Vienna, along with other major cities including London, Paris and Florence all embody a reputation of preserving a rich Western culture and way of thinking that has had such a tremendous effect on modern society. Whether it is through the ground-breaking music of Mozart, the great academic contributions of Sigmund Freud and Friedrich Hayek, or the amazing artistic works crafted by Gustav Klimt and Egon Schiele, the contribution of Viennese society to the world in many relevant fields remains undeniable. As a traveller that prioritises visiting culturally rich cities, the urge to explore Vienna intensified over some time so I finally initiated a trip with the travelling crew, comprising of MRG and Valentino, to satisfy my wanderlust.
The city fully met my expectations of being a centre of total cultural immersion. It was the impeccable palatial architecture, the plethora of art museums, the legacy of classical music, the atmospheric coffeehouses and the authentic cuisine that won me over. The city is littered with cultural experiences and infected with a slowing of time - I simply couldn't have asked for more.
Below is a detailed guide for Vienna divided into two main parts - Art & Culture and Eating & Drinking. Here, you learn about what I did, ate and saw so you can figure out what made Vienna such an amazing city to visit.
ART & CULTURE
- The Belvedere Palace is an absolute must for first-timers. This palace houses the largest collection of works by Gustav Klimt - one of the most influential artists in Austrian history. You can view iconic paintings such as The Kiss and enjoy a leisurely stroll in the well-presented garden afterwards.
- The Leopold Museum is another museum worth visiting if you want to get acquainted with Austria's fascinating art history. The museum is conveniently located in the MuseumsQuartier and contains the largest collection of modern Austrian art with a floor entirely dedicated to the famous Egon Schiele (definitely the highlight of the experience). You can also decompress in the Leopold cafe after finishing up with the exhibitions.
- The Albertina Museum is right in the centre of town in close proximity to the opera house. To my surprise, it curated the best art exhibition that I have ever paid to see - a Monet to Picasso exhibition. There was also a Chagall to Malevich exhibition, which I had the pleasure of visiting on a different day. Read up on their on-going exhibitions closer to the time of your visit - I can guarantee a memorable experience!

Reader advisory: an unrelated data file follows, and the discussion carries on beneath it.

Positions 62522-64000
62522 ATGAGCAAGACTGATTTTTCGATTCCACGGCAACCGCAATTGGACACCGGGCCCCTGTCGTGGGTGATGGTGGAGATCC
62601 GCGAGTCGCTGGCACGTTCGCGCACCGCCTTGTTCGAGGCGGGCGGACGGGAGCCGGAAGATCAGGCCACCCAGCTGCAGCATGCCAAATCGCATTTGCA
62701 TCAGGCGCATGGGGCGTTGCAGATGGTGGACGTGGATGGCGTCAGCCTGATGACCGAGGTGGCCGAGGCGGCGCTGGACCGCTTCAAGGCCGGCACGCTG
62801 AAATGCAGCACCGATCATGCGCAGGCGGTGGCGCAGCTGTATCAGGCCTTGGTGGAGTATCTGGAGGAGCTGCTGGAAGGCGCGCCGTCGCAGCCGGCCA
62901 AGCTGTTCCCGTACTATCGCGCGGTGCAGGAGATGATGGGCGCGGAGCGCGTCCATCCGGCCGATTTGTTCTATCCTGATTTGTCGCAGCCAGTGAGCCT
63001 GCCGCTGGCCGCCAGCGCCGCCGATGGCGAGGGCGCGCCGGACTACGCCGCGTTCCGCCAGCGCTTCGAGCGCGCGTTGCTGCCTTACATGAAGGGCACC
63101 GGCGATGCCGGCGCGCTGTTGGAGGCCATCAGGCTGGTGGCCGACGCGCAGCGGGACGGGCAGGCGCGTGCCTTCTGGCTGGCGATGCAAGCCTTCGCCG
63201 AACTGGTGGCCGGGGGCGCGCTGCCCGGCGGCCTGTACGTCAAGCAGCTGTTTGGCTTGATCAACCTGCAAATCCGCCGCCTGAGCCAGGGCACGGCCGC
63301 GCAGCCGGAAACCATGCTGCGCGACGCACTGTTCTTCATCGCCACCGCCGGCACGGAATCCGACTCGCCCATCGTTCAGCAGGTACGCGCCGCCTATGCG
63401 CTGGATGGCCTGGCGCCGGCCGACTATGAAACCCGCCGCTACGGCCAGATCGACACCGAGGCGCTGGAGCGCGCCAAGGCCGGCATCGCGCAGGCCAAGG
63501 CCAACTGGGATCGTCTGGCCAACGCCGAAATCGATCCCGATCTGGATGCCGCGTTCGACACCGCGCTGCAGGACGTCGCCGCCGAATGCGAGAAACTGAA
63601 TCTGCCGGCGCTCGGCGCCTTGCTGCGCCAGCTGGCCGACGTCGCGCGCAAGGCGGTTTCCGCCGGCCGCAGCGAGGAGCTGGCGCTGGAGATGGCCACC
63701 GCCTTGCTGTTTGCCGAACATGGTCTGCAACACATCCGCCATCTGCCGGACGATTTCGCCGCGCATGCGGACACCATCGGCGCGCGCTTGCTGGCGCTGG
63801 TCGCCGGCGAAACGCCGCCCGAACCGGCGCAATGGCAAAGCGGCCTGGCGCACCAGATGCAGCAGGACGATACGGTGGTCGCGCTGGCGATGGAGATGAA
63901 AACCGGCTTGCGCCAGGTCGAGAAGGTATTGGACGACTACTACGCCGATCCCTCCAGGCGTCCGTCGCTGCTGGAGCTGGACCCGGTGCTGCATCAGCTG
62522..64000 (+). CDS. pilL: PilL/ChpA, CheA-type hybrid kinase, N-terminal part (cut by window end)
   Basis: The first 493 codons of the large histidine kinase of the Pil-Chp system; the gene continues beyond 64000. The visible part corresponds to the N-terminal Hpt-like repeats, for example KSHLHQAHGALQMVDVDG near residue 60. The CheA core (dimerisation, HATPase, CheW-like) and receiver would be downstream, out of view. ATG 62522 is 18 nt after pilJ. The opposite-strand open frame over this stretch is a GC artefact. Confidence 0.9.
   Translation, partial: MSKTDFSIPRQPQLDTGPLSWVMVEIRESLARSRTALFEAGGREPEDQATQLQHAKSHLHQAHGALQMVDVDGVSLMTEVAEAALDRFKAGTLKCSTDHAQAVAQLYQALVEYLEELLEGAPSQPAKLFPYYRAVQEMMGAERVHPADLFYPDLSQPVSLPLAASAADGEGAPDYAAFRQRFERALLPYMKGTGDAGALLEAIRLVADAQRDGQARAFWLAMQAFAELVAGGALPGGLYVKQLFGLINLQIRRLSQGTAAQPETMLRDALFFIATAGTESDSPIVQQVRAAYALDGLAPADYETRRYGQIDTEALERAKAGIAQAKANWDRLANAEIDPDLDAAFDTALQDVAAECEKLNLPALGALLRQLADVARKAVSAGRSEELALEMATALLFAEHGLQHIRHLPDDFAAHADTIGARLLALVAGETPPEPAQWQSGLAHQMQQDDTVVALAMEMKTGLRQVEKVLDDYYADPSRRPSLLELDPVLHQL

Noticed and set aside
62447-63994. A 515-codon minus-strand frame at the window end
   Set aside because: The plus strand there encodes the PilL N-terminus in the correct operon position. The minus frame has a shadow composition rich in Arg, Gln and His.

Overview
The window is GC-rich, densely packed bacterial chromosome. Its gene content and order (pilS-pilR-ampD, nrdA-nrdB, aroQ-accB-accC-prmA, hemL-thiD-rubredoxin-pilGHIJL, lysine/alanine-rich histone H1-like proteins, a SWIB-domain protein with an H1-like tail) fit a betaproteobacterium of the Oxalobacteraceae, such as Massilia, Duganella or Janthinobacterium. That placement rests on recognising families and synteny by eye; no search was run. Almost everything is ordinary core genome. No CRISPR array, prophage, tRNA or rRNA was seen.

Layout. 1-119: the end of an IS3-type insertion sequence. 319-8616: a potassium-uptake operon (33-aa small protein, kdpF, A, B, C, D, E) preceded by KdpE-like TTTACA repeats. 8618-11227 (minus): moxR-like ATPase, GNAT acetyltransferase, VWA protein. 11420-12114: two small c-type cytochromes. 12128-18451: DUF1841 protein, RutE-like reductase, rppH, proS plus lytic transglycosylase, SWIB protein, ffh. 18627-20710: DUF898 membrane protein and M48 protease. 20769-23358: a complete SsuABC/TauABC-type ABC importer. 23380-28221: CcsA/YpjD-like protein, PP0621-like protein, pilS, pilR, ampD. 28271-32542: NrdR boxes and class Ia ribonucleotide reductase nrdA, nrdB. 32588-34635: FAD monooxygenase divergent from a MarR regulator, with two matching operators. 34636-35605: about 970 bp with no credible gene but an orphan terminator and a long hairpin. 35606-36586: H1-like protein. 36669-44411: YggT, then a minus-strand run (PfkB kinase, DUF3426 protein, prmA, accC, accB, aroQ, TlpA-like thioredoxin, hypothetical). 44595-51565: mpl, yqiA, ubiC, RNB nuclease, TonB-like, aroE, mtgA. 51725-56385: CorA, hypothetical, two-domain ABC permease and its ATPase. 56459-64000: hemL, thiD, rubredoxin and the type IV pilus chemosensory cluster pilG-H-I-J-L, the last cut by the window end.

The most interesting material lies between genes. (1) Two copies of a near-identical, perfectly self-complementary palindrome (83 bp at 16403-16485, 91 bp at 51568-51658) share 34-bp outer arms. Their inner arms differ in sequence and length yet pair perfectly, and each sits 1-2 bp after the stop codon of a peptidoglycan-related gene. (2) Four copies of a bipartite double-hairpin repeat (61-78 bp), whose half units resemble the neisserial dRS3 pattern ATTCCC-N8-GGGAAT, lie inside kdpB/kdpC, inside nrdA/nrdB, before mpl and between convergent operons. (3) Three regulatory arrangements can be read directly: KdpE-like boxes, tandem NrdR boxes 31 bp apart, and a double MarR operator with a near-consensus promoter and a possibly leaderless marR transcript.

- The Kunsthistoriches Museum (Museum of Fine Arts) is another large art museum that's quite close to the Leopold museum. If old master paintings and antique pieces are your thing, this place will definitely hit the spot.
COOL STUFF TO SEE AND EXPERIENCE
- A tour of the Inner Stadt is an experience I would strongly recommend in order to really understand the history of the city and to view most of the city's main monuments in one go including the Rathaus (city hall), St Stephen's Cathedral and the Hofburg Imperial Palace.
- The Austrian National Library was surprisingly very impressive. I don't think I have ever laid my eyes on a more beautiful library. Go there for the aesthetics at least.
- Kärntner Straße is a famous shopping street in Vienna with roads off it leading to high-end boutiques and iconic coffee houses.
- The Schönbrunn Palace, also known as the Imperial Palace is a massive Baroque palace central to Viennese history. The gardens are vast and impeccable and apparently, a viewing of the interior will impress any seasoned traveller (unfortunately I didn't have time to go inside).